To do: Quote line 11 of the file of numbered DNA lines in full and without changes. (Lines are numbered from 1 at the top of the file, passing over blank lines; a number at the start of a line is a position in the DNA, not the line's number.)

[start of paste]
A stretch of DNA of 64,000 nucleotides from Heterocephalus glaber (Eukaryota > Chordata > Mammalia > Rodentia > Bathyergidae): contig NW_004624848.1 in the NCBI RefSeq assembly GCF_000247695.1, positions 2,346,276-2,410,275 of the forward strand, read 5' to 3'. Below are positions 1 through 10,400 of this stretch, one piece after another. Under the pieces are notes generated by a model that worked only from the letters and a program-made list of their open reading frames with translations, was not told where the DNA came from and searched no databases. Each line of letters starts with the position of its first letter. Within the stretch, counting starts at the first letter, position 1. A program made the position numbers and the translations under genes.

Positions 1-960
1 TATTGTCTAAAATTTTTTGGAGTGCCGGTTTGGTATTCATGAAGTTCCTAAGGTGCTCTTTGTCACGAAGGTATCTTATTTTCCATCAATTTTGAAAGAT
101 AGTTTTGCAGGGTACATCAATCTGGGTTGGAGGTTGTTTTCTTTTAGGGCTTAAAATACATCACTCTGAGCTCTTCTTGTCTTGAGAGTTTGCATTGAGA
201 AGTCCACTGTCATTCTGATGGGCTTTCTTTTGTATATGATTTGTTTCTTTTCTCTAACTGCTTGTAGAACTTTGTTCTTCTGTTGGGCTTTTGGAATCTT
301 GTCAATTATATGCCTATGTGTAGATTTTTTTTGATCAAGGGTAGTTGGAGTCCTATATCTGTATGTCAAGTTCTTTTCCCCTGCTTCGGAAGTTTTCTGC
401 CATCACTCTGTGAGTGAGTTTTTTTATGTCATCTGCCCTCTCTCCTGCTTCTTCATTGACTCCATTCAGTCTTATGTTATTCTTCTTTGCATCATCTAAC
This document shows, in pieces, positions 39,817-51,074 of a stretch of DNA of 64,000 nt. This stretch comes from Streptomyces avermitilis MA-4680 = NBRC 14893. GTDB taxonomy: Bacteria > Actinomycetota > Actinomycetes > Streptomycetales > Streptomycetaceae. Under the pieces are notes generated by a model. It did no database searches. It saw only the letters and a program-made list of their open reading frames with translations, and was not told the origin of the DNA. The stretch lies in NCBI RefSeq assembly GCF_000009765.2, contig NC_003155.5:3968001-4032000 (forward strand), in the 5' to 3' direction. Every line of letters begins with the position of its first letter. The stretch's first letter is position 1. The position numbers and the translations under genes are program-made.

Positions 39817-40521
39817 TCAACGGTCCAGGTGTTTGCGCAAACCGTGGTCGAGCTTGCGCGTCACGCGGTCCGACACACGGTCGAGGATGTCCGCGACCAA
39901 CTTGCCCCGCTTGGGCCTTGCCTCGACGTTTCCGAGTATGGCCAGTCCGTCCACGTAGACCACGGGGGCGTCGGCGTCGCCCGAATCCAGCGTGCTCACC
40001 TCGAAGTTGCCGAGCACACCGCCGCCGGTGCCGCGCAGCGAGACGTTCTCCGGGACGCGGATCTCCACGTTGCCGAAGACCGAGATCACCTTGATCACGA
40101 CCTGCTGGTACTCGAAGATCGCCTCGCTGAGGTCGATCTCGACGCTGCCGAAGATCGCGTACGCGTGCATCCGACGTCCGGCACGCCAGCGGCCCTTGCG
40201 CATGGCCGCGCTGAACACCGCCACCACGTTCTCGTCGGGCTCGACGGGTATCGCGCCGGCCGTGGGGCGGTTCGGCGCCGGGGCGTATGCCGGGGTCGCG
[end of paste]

39901 CTTGCCCCGCTTGGGCCTTGCCTCGACGTTTCCGAGTATGGCCAGTCCGTCCACGTAGACCACGGGGGCGTCGGCGTCGCCCGAATCCAGCGTGCTCACC